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14th May 2024

Azets Update: Complying with National Minimum Wage requirements and mitigating risks

The National Minimum Wage (NMW) was introduced in the UK following the inception of the 1998 act and set out a minimum amount per hour that a worker must be paid.

However, staying compliant with the NMW rules has become so much more than monitoring the hourly rate of pay. This is due to an ever increasing HMRC enforcement of the rules, coupled with changes to the rules themselves, such as:

  • the introduction of regulations in 2015
  • amendments to salaried worker rules in 2020
  • annual amendments to the rates such as the higher National Living Wage (NLW) rates being extended to all workers aged 23 and over.

In this article, we look at the fundamental steps a business will typically need to consider when undertaking proactive steps to comply with the NMW rules and mitigate the risk of a breach arising.

Complying with National Minimum Wage

Essentially, NMW compliance is made up of five pillars:

  1. Entitlement
  2. Worker type
  3. Working time
  4. Payments and deductions
  5. Record keeping, policies and control mechanisms

As an employer, only if you understand each of these and have policies in place to govern and control each, can you mitigate the risk (as far as possible) of a potential NMW underpayment arising.

Complying with the NMW rules can be compared to a game of dominos: if one pillar falls down, then the whole lot does. As a result, full attention is required on each area in order to avoid falling foul of the legislation.

So, what steps can you take to identify NMW risks and proactively comply with the legislation?

There isn’t a one size fits all approach - there never can be - but most employers will need to undertake some, or all of the following:

1. Assess the current state of NMW compliance – What controls are in place? What do policies say on working time, pay and deductions? Do you know which workers are entitled to NMW?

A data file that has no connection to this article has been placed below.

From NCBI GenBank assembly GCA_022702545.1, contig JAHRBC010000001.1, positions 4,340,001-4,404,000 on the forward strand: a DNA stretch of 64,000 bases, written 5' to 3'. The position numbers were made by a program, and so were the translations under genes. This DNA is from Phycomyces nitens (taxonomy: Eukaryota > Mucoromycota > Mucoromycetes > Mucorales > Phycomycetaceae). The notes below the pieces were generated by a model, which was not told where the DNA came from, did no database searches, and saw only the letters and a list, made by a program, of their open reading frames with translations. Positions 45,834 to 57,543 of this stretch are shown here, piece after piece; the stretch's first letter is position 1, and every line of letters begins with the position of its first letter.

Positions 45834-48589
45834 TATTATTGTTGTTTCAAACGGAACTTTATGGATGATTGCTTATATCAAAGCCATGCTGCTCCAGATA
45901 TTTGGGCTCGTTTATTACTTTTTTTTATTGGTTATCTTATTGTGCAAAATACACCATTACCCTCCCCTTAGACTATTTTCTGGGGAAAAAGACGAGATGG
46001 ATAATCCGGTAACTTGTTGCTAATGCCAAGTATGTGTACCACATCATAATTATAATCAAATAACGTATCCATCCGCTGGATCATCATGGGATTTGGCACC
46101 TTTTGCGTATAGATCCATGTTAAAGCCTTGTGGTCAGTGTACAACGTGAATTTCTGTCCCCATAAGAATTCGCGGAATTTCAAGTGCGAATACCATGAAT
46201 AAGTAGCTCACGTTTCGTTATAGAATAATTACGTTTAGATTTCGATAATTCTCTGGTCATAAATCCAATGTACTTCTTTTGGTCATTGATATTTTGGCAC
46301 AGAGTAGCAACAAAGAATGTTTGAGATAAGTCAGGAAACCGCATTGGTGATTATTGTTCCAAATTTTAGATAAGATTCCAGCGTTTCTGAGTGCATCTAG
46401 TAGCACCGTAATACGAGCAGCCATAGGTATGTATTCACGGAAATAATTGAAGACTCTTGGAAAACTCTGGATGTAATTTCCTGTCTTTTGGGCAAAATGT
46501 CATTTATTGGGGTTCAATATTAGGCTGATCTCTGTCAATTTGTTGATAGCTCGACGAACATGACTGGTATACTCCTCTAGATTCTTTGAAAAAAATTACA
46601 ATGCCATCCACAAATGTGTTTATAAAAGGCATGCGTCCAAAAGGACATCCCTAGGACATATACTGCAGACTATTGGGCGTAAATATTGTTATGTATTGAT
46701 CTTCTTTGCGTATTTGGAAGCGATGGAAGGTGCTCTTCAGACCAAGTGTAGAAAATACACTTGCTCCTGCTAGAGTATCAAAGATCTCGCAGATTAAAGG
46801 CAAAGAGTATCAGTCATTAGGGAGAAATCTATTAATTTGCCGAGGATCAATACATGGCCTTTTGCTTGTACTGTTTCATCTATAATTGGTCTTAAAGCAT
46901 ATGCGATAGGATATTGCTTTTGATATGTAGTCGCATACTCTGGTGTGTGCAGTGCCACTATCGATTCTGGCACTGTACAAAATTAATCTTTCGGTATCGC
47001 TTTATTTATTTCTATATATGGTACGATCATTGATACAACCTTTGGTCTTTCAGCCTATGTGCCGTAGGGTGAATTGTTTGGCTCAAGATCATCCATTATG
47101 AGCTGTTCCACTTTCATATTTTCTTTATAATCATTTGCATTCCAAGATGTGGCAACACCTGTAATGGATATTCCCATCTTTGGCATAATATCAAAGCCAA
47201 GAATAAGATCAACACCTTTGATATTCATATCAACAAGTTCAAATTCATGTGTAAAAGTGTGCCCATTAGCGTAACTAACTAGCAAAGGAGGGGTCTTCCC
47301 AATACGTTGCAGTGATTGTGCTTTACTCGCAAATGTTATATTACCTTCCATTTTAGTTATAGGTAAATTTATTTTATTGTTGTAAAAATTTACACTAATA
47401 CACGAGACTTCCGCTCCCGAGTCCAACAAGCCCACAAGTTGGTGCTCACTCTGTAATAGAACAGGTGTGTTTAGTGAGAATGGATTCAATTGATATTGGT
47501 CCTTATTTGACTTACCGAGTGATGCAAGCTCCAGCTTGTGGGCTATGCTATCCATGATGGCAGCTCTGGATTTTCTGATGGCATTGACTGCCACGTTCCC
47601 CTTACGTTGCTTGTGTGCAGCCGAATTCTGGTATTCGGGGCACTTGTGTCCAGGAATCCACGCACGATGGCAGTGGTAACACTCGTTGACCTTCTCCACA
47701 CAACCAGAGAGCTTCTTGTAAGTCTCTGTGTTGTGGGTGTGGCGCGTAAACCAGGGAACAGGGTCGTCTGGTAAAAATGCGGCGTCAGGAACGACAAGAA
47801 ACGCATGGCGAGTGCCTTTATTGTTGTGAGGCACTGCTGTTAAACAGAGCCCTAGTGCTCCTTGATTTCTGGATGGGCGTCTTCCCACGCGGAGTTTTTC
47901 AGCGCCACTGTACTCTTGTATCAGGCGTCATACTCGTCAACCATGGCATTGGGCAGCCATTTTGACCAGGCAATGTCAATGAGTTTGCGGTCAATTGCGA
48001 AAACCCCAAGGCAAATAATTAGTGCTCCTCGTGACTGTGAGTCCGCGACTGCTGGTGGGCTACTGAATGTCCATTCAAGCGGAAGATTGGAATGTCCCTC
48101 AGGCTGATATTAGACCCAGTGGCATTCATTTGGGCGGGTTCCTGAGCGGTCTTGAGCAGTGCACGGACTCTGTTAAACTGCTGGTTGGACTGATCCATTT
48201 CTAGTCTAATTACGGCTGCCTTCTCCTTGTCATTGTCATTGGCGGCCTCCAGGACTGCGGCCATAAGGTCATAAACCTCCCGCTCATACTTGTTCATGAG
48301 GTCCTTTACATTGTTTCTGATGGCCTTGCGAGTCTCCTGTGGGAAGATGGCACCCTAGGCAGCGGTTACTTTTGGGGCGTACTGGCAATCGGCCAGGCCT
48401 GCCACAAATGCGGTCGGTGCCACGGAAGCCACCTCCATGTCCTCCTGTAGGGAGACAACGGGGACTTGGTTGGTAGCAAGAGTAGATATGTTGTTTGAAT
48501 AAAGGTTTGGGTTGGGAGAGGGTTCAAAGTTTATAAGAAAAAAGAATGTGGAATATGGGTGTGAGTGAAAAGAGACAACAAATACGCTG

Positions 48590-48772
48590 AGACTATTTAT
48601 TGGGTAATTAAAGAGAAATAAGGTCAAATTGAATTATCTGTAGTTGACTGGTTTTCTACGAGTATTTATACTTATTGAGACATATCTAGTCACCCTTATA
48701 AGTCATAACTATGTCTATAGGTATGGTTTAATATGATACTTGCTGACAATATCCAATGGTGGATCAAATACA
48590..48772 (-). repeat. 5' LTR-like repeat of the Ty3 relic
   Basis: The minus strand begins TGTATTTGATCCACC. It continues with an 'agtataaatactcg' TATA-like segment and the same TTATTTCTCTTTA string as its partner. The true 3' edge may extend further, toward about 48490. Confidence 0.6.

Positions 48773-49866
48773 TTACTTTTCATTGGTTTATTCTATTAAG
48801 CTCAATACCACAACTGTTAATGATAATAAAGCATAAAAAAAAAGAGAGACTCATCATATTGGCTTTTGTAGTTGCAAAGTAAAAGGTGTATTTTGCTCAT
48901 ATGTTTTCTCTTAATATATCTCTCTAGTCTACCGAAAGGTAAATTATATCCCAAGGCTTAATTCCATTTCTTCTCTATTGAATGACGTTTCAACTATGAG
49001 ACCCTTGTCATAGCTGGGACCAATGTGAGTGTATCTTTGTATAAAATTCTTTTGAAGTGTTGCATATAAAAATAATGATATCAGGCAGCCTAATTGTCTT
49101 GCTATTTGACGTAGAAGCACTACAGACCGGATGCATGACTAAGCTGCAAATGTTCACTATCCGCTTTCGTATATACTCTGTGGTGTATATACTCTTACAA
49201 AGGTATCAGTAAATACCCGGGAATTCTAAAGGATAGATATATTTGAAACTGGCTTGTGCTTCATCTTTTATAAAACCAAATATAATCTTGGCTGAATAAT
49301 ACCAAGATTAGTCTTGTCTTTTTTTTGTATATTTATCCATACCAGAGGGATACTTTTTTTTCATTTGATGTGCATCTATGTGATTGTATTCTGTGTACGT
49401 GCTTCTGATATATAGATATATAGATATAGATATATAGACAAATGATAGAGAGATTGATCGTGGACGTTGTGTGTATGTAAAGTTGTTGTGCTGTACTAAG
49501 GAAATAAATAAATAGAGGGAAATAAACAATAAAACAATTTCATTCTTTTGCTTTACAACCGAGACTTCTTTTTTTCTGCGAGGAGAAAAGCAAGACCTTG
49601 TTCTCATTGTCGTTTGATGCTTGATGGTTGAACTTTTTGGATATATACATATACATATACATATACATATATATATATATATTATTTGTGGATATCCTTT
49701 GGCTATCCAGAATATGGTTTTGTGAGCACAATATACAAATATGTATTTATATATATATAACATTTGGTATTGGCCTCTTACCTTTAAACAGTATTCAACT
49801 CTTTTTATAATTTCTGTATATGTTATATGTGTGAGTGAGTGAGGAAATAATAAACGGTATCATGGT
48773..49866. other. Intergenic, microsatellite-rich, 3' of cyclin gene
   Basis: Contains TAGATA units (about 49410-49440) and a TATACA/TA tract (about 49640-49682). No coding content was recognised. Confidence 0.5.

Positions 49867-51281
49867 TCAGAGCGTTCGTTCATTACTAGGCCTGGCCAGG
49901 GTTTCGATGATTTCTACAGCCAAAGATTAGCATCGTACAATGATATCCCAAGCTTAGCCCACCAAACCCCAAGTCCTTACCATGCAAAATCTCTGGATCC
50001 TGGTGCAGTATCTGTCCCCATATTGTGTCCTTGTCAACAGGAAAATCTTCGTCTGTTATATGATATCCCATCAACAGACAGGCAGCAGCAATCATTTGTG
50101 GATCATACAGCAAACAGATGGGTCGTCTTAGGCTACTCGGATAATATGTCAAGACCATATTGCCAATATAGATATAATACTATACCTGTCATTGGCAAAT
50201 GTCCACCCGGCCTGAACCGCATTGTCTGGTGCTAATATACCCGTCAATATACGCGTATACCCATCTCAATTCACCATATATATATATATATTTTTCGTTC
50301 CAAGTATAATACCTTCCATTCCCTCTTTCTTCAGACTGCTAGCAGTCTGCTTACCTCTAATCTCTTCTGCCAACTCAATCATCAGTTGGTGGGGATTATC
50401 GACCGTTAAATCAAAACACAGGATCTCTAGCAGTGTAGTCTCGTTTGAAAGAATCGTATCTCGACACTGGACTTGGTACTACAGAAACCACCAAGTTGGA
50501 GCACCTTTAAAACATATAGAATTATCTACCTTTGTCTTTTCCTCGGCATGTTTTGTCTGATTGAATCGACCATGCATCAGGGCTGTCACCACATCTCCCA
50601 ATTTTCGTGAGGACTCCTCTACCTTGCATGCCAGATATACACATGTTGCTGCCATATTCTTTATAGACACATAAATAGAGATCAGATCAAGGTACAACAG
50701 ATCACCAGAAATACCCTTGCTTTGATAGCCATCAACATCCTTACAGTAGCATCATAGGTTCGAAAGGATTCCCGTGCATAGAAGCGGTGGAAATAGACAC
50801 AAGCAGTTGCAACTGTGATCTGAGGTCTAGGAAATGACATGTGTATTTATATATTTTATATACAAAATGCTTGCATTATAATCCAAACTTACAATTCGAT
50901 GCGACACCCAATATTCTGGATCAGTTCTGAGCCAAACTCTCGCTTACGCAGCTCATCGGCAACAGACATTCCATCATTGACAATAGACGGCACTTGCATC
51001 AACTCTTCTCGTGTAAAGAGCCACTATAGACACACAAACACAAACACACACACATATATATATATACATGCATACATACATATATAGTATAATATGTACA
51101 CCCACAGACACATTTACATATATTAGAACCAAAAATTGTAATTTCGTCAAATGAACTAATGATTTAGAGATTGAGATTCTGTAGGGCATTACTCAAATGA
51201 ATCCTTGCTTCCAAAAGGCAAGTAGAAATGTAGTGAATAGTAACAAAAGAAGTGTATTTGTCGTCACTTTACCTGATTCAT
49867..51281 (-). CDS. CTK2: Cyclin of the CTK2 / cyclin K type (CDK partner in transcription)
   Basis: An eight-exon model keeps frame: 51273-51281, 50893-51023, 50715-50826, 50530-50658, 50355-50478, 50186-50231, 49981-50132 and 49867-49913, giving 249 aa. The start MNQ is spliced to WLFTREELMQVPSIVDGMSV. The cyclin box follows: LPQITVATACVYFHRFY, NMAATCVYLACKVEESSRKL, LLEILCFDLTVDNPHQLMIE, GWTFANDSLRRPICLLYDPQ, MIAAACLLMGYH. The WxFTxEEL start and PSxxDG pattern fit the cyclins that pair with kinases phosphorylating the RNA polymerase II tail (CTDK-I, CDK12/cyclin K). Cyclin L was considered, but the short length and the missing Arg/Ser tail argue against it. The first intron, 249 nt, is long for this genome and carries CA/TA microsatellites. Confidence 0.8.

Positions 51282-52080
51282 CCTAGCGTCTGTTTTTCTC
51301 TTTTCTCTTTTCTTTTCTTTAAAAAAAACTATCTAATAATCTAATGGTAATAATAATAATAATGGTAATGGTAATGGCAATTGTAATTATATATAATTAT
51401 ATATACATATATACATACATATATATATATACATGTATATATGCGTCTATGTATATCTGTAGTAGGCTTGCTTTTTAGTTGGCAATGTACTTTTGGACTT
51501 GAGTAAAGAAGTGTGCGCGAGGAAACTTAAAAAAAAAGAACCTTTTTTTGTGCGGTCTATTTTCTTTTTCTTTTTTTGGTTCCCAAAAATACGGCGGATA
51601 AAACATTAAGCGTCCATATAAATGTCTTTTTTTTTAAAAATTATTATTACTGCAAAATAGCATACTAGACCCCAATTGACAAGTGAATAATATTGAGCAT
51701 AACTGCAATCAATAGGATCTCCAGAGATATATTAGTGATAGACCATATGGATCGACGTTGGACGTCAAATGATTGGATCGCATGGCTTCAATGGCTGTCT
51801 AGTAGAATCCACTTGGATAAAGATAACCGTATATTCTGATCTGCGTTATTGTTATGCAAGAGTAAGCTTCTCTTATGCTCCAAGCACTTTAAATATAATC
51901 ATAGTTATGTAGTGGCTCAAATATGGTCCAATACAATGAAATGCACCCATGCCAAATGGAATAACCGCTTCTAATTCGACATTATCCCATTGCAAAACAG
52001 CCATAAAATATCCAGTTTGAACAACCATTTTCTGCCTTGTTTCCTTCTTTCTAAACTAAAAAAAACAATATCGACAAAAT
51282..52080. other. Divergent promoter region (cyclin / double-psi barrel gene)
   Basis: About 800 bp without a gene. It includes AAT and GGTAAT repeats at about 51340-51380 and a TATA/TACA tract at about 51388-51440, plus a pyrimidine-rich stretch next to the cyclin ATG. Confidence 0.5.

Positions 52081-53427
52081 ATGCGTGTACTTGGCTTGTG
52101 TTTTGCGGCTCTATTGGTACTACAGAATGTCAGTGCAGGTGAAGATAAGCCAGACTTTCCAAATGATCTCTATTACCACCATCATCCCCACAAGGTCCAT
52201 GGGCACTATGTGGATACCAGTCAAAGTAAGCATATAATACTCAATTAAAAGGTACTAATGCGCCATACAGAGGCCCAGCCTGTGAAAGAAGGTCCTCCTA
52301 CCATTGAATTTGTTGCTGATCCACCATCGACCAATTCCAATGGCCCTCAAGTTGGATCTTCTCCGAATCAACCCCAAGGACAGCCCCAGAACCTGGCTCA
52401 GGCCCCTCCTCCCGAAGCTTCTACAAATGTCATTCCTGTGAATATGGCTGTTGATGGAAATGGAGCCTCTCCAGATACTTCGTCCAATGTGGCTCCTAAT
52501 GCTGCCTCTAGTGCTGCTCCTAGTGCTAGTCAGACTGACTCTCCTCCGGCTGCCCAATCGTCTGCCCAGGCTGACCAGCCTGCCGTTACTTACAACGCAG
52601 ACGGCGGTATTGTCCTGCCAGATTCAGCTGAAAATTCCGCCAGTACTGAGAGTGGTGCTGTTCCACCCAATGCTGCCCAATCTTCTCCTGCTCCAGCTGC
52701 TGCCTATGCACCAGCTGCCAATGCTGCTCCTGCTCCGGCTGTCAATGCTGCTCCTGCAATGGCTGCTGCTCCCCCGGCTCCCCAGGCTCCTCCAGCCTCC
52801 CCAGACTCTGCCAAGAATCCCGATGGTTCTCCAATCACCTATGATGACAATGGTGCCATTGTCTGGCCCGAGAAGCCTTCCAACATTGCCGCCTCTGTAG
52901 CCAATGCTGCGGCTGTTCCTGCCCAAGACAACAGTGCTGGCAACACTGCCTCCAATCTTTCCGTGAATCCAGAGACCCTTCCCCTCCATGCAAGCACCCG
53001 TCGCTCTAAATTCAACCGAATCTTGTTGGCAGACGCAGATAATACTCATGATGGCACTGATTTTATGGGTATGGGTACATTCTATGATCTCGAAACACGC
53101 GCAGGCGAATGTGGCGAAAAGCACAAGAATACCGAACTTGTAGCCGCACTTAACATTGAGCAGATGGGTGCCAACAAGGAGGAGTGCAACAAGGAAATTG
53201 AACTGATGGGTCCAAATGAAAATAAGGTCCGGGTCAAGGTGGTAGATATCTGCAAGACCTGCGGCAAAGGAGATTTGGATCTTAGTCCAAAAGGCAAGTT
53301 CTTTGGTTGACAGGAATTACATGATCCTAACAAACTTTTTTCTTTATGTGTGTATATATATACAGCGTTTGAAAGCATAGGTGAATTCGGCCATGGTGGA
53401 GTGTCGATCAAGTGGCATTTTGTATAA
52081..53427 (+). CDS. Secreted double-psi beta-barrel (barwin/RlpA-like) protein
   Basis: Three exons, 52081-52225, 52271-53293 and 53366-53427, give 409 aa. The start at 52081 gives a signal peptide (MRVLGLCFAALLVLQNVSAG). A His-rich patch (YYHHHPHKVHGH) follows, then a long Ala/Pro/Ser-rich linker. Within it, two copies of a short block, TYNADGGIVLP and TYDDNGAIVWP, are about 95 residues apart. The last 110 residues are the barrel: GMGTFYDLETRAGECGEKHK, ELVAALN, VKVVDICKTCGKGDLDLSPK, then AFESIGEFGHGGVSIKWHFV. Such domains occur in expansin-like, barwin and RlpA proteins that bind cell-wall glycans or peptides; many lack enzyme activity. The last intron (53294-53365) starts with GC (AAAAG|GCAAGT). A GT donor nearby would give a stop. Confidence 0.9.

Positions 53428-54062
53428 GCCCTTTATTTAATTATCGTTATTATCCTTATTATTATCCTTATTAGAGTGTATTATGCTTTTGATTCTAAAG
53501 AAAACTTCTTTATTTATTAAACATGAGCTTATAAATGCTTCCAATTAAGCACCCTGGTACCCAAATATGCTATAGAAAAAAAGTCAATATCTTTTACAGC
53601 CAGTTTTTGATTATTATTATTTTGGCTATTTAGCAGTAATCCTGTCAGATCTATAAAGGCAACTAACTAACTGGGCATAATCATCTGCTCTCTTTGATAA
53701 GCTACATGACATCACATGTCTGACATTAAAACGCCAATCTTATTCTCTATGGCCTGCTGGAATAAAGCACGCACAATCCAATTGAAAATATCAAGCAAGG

2. Log what is in place (risk register or otherwise) and identify areas where further investigation is required – In most cases, there will be gaps in records, or current reports won’t give all the detail you need. So, further investigation might include:

  • Undertaking working time studies to observe what happens in practice. It is not enough to just go with what the contract states and what payroll records might suggest. Is all time being captured? Is all time actually being worked? Are breaks being taken? Are any timesheets being incorrectly overridden?

3. Sample check records and explore whether there are periods where there is a risk of an underpayment – For example, are any deductions reducing pay for NMW purposes and are your monitoring controls picking up all of these potential scenarios?

4. Based on all data gathering, set a plan of action – Before undertaking an action plan, it might be necessary to engage with other business stakeholders via forums or surveys to gather further information. This cross-department collaboration will, for example, provide observations into typical practices and how regularly they occur. Only if you gather enough data can you set an effective action plan, which will encompass but not be limited to:

  • Rectifying potential historic failings (but note this has to be done in a certain way otherwise the risk is NOT mitigated).
  • Updating policies, controls and processes. As part of this, undertaking a worst case scenario analysis will be key to ensure the policy accounts for the most common scenarios, but ensuring anything outside the norm is identified and workers raise quickly to the right contact.
  • Formulate a considered communication strategy to ensure all key stakeholders are engaged and workers fully understand the dos and don’ts.
  • Supplement with training to key stakeholders who will be responsible for the monitoring process.
  • Throughout, obtaining professional advice is a must. HMRC’s enforcement continues to evolve and it will be necessary to update processes on an ongoing basis to mitigate new risks being challenged by HMRC.

What happens if I get NMW wrong?

Failure to comply with the rules not only results in a NMW arrears payments being made to each worker, but if its due to HMRC enforcement, then the employer will be faced with an additional penalty (of up to 200% of the arrears due to the worker) and potential public naming and shaming. The arrears payments will typically also be pensionable, so an additional employer pension contributions and the amounts are also subject to National Insurance Contributions (NIC), so an additional 13.8% employer NIC is due as well.

We are here to help

If you have any questions in relation to National Minimum Wage compliance or need support with calculations, please get in touch with Lyn Newbury, at